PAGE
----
Psychoanalytic therapy is one of the most well-known treatments available, but it is also one of the most misunderstood by mental health consumers. The goal of psychoanalytic therapy is to help clients better understand the unconscious forces that can play a role in current behaviours, thoughts, and emotions in our everyday life.
Issues such as anxiety, stress and depression respond well with this type of treatment.
The main object of Psychoanalysis is to search for early formed negative experiences (causes) by using a method called free association. It allows the client to experience the underline issue that is causing them undue stress or anxiety or any issue that is bothering them emotionally.
After this intense memory is realised, the client achieves resolve and a permanent relief of the symptom is felt. This can also be known as realisation.
‘There is no reason at all why anyone should have to put up with something that is inside of themselves but outside their control’.
Certain emotional experiences from our subconscious mind can be hidden from the clients consciousness but directly linked with behaviours such as a phobias, anxiety, depression, stress/tension or more physical symptoms.
By examining these past events and allowing the associated emotions to be realised, those patterns of behaviour, the symptoms, become unnecessary and therefore cease to be.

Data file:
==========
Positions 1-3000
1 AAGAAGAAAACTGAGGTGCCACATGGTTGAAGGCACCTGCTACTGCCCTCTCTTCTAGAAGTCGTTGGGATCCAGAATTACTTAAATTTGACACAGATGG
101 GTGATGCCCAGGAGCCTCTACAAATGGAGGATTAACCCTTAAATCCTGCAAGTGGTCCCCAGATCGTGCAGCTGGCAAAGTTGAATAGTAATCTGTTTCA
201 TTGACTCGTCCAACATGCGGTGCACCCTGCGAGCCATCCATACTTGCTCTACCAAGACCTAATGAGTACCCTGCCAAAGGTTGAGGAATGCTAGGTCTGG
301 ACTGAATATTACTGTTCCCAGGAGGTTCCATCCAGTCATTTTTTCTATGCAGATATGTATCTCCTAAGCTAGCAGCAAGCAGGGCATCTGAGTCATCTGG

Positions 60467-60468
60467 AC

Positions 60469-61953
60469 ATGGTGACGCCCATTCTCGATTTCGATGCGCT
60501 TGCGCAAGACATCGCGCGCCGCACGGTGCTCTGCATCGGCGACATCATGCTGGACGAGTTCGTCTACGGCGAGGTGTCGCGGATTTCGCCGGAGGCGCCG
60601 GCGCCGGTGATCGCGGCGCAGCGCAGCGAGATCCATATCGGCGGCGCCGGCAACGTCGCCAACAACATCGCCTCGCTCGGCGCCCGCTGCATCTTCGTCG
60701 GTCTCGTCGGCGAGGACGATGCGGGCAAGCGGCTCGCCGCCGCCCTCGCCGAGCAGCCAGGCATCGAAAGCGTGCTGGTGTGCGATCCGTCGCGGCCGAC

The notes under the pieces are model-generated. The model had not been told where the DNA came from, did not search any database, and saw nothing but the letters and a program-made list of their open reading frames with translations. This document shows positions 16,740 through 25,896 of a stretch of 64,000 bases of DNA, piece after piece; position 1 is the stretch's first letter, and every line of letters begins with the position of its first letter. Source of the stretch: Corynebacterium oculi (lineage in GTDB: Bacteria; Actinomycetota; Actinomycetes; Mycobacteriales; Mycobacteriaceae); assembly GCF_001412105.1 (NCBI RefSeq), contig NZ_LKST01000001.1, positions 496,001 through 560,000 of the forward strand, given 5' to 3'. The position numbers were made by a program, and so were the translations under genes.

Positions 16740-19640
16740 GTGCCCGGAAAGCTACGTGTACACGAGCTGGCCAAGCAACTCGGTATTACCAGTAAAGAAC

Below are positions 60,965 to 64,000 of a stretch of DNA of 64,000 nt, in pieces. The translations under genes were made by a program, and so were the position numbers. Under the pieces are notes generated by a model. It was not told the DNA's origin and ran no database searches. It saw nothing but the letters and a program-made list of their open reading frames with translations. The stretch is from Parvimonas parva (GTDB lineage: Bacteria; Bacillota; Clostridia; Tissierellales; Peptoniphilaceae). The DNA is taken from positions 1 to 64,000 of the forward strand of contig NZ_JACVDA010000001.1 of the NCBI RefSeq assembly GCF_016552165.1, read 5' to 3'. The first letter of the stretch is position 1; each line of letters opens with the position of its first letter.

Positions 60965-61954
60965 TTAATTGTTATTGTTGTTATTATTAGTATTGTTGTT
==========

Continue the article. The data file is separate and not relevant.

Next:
What are the benefits of this type of therapy?
As with any approach to mental health treatment, psychoanalytic therapy can have its pluses and minuses. The degree to which these potential benefits and pitfalls influence the choice to use this approach depends on a variety of factors including the individual’s preferences and severity of symptoms.
In the last few decades, there has been significant research endorsing this approach’s benefits. The therapist offers an empathetic and nonjudgmental environment where the client can feel safe in revealing feelings or actions that have led to stress and difficulties in his or her life. Often, simply sharing these burdens in the context of a therapeutic relationship can have a beneficial influence. Furthermore, it has been shown that this type of self-examination can lead to continued emotional growth over time.